The signal, the noise & the time of emergence

Temperatures have increased over most parts of the planet, but this signal is somewhat obscured by the random noisy fluctuations of natural climate variability. The year in which we can we detect the ‘signal’ of temperature change in the presence of the ‘noise’ is often called the ‘time of emergence’. This is the first of a series of posts on this topic this week.

The signal of temperature change varies spatially, as does the size and timing of the natural fluctuations of temperature. Together, these two aspects combine to produce the local experience of how the climate is changing. For the public, this is critical – it is extremely difficult to detect trends over decadal timescales for individual locations, especially in regions of high variability (and also difficult to communicate).

However, it is often considered that the climate change signal should be measured relative to the amplitude of local variability (termed signal-to-noise), especially to describe risks of climate impacts. For example, ecosystems are likely to be adapted to the levels of local variability and so changes outside this past experience are more damaging.

The IPCC AR5 discussed when emergence might occur in the future, relative to the present. However, in many regions, the signal has already emerged.

Using annual mean temperatures from the Berkeley Earth Temperature dataset, Figure 1 shows a simple estimate of the signal of temperature increase since 1900 (top panel), the amplitude of internal climate variability (or noise) (middle) and the signal-to-noise ratio (bottom). The methods are described at the bottom of the post.

The largest absolute temperature increases are in the Arctic, but the variability there is also large. The tropical regions have a smaller temperature increase, but the variability is small. Together, the ratio shows that the tropical regions have the largest signal relative to the size of climate variability. When considering temperature changes in this way, it is actually the tropical regions that are experiencing the largest impacts of climate change.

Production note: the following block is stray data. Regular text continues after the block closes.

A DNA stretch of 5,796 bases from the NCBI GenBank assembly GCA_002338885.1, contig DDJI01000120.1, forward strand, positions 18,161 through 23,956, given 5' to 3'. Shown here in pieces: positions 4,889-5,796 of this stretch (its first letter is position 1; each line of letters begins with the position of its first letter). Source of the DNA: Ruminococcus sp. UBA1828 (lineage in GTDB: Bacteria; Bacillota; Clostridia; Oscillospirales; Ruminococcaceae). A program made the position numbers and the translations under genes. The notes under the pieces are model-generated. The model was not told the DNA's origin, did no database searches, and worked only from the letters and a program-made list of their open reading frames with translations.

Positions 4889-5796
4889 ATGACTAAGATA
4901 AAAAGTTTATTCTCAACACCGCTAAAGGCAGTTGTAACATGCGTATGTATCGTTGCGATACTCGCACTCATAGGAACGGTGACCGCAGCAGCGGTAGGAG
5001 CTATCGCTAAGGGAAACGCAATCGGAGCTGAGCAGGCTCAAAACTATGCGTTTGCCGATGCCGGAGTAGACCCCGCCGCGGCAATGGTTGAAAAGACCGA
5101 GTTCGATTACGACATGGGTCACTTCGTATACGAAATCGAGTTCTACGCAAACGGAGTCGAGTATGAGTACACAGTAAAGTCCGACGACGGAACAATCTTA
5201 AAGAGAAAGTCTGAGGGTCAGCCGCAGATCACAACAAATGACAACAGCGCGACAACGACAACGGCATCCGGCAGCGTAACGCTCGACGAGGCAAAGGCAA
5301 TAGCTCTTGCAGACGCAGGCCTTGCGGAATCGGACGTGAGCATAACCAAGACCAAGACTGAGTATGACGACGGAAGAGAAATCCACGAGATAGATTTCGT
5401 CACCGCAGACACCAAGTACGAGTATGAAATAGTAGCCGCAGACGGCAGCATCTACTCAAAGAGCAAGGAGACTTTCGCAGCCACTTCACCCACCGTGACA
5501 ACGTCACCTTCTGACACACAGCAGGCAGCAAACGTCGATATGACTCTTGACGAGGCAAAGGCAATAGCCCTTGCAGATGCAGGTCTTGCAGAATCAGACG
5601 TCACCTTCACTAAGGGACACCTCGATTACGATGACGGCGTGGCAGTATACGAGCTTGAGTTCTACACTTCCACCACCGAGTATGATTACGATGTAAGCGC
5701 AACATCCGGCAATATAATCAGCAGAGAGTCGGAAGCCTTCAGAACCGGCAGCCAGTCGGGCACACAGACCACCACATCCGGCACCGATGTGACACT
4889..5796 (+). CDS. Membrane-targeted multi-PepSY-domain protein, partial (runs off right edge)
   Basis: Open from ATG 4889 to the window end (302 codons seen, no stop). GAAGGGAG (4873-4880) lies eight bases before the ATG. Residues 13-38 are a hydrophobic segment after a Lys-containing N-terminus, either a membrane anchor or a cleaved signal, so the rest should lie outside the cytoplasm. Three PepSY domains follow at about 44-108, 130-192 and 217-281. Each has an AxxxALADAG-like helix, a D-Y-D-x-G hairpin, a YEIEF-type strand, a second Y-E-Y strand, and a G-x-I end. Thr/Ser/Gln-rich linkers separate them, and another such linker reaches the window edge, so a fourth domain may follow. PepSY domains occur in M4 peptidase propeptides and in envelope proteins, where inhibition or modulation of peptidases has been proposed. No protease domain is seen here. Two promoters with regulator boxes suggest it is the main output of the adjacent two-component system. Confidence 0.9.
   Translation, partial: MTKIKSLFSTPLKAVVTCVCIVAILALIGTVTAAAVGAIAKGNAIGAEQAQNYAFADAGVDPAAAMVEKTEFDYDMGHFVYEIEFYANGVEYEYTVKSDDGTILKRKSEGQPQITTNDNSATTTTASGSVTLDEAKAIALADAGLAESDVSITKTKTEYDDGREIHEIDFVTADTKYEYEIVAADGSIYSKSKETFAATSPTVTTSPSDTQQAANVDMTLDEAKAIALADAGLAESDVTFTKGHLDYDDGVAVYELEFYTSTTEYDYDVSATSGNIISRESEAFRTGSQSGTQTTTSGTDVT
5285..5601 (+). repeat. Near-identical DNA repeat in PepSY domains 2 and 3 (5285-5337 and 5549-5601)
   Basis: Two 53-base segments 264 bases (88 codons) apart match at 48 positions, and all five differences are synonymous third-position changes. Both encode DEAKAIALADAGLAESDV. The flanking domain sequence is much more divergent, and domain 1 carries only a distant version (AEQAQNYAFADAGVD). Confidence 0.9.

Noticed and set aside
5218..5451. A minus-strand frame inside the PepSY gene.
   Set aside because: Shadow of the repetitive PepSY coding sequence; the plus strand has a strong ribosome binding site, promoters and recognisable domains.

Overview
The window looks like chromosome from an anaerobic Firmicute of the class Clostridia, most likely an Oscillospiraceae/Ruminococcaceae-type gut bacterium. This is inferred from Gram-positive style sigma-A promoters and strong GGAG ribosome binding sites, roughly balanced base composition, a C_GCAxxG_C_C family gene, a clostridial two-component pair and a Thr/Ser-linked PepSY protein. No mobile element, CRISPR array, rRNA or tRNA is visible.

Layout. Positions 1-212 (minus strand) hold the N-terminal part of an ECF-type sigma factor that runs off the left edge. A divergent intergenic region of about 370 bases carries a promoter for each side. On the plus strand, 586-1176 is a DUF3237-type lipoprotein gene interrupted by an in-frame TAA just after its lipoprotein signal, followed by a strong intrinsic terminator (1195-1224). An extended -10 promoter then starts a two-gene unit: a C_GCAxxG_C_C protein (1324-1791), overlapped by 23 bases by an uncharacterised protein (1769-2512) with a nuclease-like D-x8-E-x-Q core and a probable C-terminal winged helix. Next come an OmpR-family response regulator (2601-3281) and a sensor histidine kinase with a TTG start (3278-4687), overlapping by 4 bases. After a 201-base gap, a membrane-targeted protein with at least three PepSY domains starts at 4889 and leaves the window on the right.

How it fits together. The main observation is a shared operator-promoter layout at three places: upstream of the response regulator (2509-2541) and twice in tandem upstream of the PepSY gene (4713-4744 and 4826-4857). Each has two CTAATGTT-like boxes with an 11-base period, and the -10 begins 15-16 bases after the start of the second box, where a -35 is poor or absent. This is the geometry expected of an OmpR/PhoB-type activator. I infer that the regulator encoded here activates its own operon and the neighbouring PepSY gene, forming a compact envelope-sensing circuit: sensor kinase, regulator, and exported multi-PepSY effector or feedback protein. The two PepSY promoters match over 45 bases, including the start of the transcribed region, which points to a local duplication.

A related question is considering when the signal-to-noise ratio (S/N) crossed a particular threshold (such as 1 or 2) – this is called the ‘time of emergence’. Figure 2 shows that the earliest emergence times (in the 1980s) are found in the tropical regions. Most of the Arctic emerged in the 1990s and the extratropical regions have emerged later (2000s), or have not emerged yet. The dates are later for larger S/N values.

However, note especially that there is considerable spatial variability in the year of emergence – nearby regions can emerge more than a decade apart. These differences are due to the particular timing of the random climate fluctuations which causes some regions to apparently emerge slightly earlier, and some slightly later.

On a different ‘Earth’, the signal and amplitude of noise would be similar, but the experienced climate fluctuations would be different – the regions which emerge earliest would still be in the tropics, but each region would seem to emerge at a slightly different time. This will be important for the next post in this series.

Note that this is just a simple illustration of a well known finding – e.g. see Mahlstein et al. (2012), who did a more complex analysis. The IPCC AR5 Summary for Policymakers also noted that: “Relative to natural internal variability, near-term increases in seasonal mean and annual mean temperatures are expected to be larger in the tropics and subtropics than in mid-latitudes (high confidence)”.

Figure 1: The temperature signal from 1900-2013 (top), the variability (noise, middle) and the signal-to-noise ratio (bottom). Using the Berkeley Earth Surface Temperature (BEST) dataset. White regions indicate lack of data back to 1900. [Click for larger version]

Figure 2: The year when the signal-to-noise ratio (since 1900) becomes larger than 1 (top) and 2 (bottom). Grey regions have not crossed the threshold yet, and white regions denote lack of data. [Click for larger version]